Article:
Cheryl Lavin: Sometimes, Cupid’s arrow misfires
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Here’s how it should work: You and your spouse have a best friend. Let’s call him Austin. You also have a friend we’ll call Summer. You do the inevitable: You set up Austin and Summer.
You and your spouse and Austin and Summer should now spend many happy Saturday nights together, take trips together, watch one another’s kids grow up and eventually grow old together. But it doesn’t always work out that way. Just ask Ashley. . . .
Ashley and Joel have been married for 18 years. Austin has been their best friend since high school. For years, the three of them did everything together. Then, 15 years ago, they introduced Austin to Ashley’s “dear friend,” Summer. But while Summer was a great friend to Ashley, she turned out to be an awful girlfriend — and later, wife — to Austin.
“Summer is a 5-foot-7, 220-pound aggressive woman,” Ashley writes. “She has very low self-esteem. For a while, we weren’t on speaking terms because we had expressed our concern to Austin about how Summer had pushed him into getting married. Eventually, we repaired things and we each became godparents to each other’s children.”
Now we flash-forward to the present. Austin and Summer are absolutely miserable, says Ashley: “Summer is an overbearing and selfish woman whom we’ve tolerated all these years to be able to have Austin and his children in our lives.”
Over the years, Summer has shared a lot with Ashley. She told her she thinks it’s “pathetic” how much Ashley loves Joel and has warned her that she’ll suffocate him. She also confided some of the intimate details of her own marriage, including the fact that Austin no longer makes love to her. So where does she turn? Let’s hear it from Ashley. . . .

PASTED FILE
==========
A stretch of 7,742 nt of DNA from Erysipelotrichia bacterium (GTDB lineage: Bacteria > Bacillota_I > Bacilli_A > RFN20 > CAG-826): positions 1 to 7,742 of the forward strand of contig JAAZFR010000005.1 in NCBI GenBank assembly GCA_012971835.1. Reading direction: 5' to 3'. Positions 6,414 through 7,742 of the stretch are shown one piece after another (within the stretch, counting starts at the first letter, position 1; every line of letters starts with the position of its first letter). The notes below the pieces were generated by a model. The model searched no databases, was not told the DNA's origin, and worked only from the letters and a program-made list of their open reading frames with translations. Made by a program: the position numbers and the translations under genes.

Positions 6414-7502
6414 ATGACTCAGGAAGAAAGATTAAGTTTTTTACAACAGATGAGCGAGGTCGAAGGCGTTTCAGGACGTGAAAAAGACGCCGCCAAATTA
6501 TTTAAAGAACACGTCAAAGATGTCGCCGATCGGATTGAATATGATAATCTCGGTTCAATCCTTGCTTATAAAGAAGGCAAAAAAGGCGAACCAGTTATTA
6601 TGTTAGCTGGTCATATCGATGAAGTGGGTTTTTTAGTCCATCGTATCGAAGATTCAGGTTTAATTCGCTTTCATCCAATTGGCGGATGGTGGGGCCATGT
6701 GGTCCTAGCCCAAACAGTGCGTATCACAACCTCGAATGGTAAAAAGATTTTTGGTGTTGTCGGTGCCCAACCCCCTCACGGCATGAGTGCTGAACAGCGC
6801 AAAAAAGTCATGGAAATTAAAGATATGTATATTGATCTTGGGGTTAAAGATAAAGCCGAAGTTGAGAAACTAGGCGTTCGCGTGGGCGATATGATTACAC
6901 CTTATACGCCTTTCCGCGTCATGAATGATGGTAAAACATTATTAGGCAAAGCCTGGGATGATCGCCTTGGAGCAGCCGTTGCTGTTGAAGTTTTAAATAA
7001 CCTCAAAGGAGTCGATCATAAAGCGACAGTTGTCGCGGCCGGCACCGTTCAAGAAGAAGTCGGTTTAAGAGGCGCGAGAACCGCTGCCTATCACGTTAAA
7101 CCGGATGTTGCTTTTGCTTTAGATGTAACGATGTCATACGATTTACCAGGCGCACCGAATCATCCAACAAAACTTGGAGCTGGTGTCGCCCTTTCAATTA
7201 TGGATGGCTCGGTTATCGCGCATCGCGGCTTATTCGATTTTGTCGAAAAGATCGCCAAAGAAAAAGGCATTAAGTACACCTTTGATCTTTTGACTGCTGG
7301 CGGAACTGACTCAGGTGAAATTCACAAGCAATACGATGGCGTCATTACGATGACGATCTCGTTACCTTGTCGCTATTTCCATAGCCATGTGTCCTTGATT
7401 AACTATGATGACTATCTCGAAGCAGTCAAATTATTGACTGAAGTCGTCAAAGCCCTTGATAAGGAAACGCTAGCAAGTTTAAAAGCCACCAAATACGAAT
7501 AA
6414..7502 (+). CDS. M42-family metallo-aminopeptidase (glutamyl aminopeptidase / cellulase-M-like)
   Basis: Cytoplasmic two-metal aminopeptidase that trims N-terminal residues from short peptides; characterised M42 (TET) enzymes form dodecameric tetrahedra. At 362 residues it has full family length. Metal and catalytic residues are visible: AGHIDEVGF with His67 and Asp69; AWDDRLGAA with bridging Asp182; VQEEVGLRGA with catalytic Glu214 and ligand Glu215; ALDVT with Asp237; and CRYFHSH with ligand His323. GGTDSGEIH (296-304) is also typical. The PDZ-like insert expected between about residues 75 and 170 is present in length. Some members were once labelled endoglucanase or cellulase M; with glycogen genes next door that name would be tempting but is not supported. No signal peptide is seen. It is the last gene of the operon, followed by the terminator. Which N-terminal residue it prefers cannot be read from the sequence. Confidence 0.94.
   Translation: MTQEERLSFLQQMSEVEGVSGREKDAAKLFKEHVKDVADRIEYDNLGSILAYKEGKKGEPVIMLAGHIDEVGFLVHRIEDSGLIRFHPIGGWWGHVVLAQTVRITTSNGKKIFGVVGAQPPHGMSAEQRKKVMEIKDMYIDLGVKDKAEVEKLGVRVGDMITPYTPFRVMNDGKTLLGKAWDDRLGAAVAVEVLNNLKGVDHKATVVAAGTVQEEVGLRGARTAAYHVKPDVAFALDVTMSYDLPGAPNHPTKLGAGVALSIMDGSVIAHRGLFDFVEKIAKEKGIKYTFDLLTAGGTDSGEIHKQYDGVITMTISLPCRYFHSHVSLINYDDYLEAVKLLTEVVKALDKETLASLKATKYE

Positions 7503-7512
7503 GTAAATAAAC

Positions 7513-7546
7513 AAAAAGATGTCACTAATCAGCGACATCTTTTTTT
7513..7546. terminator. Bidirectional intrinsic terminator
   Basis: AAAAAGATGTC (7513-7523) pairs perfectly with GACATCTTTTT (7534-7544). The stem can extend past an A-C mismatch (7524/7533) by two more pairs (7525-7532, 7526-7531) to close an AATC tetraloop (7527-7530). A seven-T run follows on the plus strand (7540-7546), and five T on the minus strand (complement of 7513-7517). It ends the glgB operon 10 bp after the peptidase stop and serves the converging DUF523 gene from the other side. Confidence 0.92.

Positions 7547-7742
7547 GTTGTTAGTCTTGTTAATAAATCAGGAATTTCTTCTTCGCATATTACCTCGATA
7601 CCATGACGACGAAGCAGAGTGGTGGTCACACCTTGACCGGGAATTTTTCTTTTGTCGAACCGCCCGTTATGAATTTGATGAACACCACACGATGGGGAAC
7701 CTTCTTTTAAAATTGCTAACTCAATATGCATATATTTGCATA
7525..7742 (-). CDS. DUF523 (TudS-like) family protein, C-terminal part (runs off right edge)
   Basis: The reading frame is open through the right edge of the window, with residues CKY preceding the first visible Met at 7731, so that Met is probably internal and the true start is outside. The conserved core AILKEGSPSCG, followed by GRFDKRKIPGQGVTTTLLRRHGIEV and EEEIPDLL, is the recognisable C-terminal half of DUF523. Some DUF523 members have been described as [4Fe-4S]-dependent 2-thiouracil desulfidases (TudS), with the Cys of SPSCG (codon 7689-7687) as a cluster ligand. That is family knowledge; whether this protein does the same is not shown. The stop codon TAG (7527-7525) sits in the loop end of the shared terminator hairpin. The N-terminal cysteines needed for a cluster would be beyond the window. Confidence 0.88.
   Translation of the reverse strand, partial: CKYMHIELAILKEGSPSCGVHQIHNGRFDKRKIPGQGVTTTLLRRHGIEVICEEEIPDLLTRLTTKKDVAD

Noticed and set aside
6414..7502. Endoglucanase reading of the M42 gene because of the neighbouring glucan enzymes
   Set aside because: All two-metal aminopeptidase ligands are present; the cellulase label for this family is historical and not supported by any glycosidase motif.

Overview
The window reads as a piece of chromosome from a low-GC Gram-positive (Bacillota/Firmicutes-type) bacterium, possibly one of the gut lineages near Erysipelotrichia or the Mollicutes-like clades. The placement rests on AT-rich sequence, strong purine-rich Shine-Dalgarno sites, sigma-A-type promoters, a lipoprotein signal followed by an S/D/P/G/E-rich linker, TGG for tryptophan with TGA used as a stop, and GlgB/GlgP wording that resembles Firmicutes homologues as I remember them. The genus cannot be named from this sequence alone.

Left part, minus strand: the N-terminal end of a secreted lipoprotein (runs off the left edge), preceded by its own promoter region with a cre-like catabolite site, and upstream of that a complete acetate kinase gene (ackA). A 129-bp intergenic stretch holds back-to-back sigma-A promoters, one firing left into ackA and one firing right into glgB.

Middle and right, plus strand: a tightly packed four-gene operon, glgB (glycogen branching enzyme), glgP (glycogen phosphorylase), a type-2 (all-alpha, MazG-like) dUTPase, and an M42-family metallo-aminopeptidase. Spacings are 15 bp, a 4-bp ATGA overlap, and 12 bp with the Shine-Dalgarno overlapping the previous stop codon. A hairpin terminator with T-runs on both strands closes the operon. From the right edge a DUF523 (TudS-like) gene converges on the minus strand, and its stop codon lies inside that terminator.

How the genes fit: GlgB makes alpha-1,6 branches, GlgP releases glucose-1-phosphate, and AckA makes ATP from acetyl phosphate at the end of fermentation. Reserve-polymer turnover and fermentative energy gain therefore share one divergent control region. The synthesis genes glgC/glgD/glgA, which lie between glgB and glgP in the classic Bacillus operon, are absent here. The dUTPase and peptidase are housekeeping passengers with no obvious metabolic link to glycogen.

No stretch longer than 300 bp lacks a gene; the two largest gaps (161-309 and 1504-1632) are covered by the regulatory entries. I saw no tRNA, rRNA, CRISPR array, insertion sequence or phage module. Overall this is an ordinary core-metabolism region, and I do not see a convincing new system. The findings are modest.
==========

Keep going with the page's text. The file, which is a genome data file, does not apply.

“My husband informed me that Summer had been trying desperately to seduce him. They had actually kissed. He blamed it on his having too much to drink. He decided not to tell me at the time because it was just a minor indiscretion and would only cause pain to everyone involved.
“However, Summer continued to pursue him. She told him she always felt that they belonged together and that I’ve never been good for him.
“When my husband told Summer he was going to come clean with me, she threatened to tell me about some of his past indiscretions, which happened before we were married. However, I already knew about them.
“When he told me what had happened, I felt bad for him. He had been living with these threats for months. I trust my husband implicitly, and I’m confident that there’s no more to the story than what he has told me.
“I wrote Summer letting her know my husband told me everything. I haven’t heard from her since. It’s been six months.”
Ashley and Joel are sick about the whole situation. Joel is upset with Ashley for having confronted Summer without telling him. Ashley thinks she had a right to confront her. Neither of them can imagine what Summer has told Austin about why they’re no longer seeing them. And they’re afraid to ask.
“We don’t want to hurt anybody,” says Ashley. “We don’t feel it’s our place to tell Austin that his wife isn’t in love with him. The bottom line is, my husband and I have both lost the dearest friend we’ve ever had.”
What should Ashley and Joel do? Send your tale, along with your questions, problems and rants to firstname.lastname@example.org.
And check out my new ebook, “Dear Cheryl: Advice from Tales from the Front.” COPYRIGHT 2014 CREATORS.COM